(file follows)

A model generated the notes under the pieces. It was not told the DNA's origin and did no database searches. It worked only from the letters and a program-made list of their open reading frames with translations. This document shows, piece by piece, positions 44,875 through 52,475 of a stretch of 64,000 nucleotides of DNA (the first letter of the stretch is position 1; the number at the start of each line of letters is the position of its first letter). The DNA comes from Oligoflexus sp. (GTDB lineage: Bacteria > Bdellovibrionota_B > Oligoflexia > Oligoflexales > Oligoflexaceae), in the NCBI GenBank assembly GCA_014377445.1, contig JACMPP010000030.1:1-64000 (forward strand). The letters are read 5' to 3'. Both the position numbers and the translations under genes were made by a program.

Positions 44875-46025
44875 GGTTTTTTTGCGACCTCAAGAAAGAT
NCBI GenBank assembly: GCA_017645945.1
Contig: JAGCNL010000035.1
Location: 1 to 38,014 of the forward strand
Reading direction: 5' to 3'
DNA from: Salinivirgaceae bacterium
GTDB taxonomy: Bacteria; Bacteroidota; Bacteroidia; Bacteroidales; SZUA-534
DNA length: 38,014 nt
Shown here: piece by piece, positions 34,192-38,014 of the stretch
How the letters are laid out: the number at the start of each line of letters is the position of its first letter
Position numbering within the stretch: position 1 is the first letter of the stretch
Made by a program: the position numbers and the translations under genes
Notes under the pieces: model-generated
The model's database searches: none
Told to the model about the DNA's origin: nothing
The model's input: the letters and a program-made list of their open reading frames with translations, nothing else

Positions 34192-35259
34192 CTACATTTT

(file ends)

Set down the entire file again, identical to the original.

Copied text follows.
A model generated the notes under the pieces. It was not told the DNA's origin and did no database searches. It worked only from the letters and a program-made list of their open reading frames with translations. This document shows, piece by piece, positions 44,875 through 52,475 of a stretch of 64,000 nucleotides of DNA (the first letter of the stretch is position 1; the number at the start of each line of letters is the position of its first letter). The DNA comes from Oligoflexus sp. (GTDB lineage: Bacteria > Bdellovibrionota_B > Oligoflexia > Oligoflexales > Oligoflexaceae), in the NCBI GenBank assembly GCA_014377445.1, contig JACMPP010000030.1:1-64000 (forward strand). The letters are read 5' to 3'. Both the position numbers and the translations under genes were made by a program.

Positions 44875-46025
44875 GGTTTTTTTGCGACCTCAAGAAAGAT
NCBI GenBank assembly: GCA_017645945.1
Contig: JAGCNL010000035.1
Location: 1 to 38,014 of the forward strand
Reading direction: 5' to 3'
DNA from: Salinivirgaceae bacterium
GTDB taxonomy: Bacteria; Bacteroidota; Bacteroidia; Bacteroidales; SZUA-534
DNA length: 38,014 nt
Shown here: piece by piece, positions 34,192-38,014 of the stretch
How the letters are laid out: the number at the start of each line of letters is the position of its first letter
Position numbering within the stretch: position 1 is the first letter of the stretch
Made by a program: the position numbers and the translations under genes
Notes under the pieces: model-generated
The model's database searches: none
Told to the model about the DNA's origin: nothing
The model's input: the letters and a program-made list of their open reading frames with translations, nothing else

Positions 34192-35259
34192 CTACATTTT